Martinez writes in powerful, unforgettable prose about clinging tothe tops of freight trains; finding respite, work and hardship in shelters andbrothels; and riding shotgun with theborder patrol. Illustrated with stunningfull-color photographs, "The Beast "is thefirst book to shed light on the harsh newreality of the migrant trail in the age ofthe "narcotraficantes.""
Publishers Weekly® Reviews
- Reviewed in: Publishers Weekly, page .
- Review Date: 2013-09-16
- Reviewer: Staff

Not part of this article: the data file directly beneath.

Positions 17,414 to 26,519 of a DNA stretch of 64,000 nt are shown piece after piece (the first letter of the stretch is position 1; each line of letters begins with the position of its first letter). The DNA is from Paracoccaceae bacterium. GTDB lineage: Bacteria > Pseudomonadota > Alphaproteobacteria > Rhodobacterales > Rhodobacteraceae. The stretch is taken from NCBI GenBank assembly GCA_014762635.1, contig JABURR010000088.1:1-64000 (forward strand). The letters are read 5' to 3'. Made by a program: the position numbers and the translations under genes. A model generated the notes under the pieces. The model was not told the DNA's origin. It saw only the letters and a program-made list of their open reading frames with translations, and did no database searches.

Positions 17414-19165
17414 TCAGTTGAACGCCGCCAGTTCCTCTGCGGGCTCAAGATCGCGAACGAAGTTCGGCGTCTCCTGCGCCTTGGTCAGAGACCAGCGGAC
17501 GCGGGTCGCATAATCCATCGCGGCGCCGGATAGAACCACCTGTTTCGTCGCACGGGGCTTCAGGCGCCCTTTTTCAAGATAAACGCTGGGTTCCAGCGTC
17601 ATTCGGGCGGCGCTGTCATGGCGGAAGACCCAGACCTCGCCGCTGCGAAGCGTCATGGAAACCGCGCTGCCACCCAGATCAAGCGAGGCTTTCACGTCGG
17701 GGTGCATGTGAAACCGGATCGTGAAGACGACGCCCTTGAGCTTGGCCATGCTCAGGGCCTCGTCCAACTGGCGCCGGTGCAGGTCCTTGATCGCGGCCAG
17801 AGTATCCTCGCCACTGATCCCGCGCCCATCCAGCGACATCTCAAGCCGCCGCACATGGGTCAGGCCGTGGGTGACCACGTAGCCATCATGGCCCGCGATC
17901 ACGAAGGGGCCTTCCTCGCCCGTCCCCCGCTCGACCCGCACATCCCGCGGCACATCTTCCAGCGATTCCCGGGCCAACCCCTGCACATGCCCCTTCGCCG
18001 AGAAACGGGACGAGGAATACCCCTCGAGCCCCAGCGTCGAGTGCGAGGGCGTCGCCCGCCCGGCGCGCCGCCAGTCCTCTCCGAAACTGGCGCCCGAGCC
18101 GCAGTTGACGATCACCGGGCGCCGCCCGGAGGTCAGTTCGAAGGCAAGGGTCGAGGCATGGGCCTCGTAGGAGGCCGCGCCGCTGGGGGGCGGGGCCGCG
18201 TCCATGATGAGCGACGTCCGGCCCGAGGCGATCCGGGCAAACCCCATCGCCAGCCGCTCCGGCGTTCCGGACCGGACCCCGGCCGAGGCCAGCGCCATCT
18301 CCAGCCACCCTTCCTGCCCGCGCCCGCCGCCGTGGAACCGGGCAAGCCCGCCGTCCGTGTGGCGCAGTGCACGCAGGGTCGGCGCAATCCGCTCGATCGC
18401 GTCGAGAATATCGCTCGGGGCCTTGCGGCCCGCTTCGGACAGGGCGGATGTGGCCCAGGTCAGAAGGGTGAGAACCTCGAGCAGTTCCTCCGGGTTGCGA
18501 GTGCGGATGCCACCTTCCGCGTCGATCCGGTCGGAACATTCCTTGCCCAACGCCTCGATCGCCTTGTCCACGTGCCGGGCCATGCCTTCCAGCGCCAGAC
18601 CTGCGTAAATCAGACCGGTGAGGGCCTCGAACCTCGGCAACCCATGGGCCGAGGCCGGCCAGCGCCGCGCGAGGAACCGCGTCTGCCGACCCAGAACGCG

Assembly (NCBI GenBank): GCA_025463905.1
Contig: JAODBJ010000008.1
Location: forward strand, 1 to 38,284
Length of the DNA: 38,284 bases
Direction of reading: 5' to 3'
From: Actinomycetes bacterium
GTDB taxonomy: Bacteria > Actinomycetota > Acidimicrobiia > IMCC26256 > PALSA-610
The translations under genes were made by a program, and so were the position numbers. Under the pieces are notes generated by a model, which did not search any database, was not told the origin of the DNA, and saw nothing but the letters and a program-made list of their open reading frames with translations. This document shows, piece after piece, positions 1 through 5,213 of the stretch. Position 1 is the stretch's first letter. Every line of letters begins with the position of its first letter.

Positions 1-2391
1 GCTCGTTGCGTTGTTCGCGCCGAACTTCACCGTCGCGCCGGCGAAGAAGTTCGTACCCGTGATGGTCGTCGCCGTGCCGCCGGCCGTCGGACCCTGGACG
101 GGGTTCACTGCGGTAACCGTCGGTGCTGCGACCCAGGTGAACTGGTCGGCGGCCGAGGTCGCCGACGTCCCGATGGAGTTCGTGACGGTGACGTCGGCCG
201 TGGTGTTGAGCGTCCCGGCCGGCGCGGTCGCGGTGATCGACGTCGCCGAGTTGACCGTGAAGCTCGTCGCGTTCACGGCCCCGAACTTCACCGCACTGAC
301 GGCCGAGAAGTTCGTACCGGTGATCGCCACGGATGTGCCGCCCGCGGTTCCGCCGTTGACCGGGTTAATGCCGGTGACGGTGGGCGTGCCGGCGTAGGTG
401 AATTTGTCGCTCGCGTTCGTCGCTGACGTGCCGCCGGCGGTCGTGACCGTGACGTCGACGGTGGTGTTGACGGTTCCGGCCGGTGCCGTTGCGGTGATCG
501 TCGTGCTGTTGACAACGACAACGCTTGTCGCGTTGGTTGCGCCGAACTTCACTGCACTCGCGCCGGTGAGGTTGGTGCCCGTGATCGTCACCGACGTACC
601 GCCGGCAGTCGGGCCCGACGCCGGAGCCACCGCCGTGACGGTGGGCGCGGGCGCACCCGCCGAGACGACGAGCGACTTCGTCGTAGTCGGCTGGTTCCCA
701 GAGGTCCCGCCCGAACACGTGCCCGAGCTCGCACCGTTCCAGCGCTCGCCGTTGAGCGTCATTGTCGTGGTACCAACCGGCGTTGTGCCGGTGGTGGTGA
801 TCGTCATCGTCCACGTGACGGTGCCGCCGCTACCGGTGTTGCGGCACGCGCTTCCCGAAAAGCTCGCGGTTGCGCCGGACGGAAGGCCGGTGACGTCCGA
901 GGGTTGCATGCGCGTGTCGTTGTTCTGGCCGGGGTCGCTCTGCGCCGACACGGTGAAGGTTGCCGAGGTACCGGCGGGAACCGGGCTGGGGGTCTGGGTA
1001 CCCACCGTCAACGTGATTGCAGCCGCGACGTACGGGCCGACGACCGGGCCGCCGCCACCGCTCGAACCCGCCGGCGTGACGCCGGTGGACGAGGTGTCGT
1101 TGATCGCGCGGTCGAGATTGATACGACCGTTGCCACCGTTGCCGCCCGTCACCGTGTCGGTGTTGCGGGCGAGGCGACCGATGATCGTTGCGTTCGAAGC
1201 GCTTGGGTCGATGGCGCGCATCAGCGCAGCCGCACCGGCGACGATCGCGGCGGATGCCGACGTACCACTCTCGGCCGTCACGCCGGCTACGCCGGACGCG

This searing account of the hardships suffered by Central American migrants headed through Mexico to the United States comes from true shoe-leather reporting. In 2007 and 2008, Salvadoran journalist Martinez criss-crossed the most dangerous parts of Mexico to capture stories of Hondurans, Salvadorans, and Guatemalans traversing what's increasingly become a criminal narco-state. Robbery, kidnapping, rape, and assault are "the inevitable tolls of the road" imposed by cartels that have branched out into human trafficking and extortion. Martinez observes that today, human trafficking and prostitution isn't "…a scar-faced man tending a cage of women. It's a complex system of everyday lies and coercions that happen just behind our backs." A journey marred by armed assaults and fatal accidents on "The Beast" (a freight train running north through the state of Oaxaca) is a trip "soaked with blood." This straightforward translation, first published in Spanish in 2010, doesn't flinch at migrants' plight, and as the drug wars further rend Mexico asunder, it's hard to imagine the situation changing. (Oct.)